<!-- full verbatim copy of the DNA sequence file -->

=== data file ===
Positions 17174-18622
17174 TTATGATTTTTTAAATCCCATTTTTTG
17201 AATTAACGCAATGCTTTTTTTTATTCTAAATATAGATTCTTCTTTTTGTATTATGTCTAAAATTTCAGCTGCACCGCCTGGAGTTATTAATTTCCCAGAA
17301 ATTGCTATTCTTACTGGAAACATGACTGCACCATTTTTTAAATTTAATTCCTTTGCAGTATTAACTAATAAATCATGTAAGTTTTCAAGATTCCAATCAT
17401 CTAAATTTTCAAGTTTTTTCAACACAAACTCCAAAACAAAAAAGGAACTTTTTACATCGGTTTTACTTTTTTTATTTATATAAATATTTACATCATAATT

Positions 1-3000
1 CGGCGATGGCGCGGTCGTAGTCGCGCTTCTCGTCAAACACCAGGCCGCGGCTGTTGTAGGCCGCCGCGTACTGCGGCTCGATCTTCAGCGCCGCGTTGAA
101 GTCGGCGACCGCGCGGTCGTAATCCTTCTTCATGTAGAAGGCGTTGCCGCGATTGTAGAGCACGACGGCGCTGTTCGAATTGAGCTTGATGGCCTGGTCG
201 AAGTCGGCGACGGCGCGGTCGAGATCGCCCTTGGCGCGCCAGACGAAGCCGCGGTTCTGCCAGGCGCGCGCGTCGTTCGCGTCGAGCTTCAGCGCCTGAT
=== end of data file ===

Positions 17174-18622
17174 TTATGATTTTTTAAATCCCATTTTTTG
17201 AATTAACGCAATGCTTTTTTTTATTCTAAATATAGATTCTTCTTTTTGTATTATGTCTAAAATTTCAGCTGCACCGCCTGGAGTTATTAATTTCCCAGAA
17301 ATTGCTATTCTTACTGGAAACATGACTGCACCATTTTTTAAATTTAATTCCTTTGCAGTATTAACTAATAAATCATGTAAGTTTTCAAGATTCCAATCAT
17401 CTAAATTTTCAAGTTTTTTCAACACAAACTCCAAAACAAAAAAGGAACTTTTTACATCGGTTTTACTTTTTTTATTTATATAAATATTTACATCATAATT

Positions 1-3000
1 CGGCGATGGCGCGGTCGTAGTCGCGCTTCTCGTCAAACACCAGGCCGCGGCTGTTGTAGGCCGCCGCGTACTGCGGCTCGATCTTCAGCGCCGCGTTGAA
101 GTCGGCGACCGCGCGGTCGTAATCCTTCTTCATGTAGAAGGCGTTGCCGCGATTGTAGAGCACGACGGCGCTGTTCGAATTGAGCTTGATGGCCTGGTCG
201 AAGTCGGCGACGGCGCGGTCGAGATCGCCCTTGGCGCGCCAGACGAAGCCGCGGTTCTGCCAGGCGCGCGCGTCGTTCGCGTCGAGCTTCAGCGCCTGAT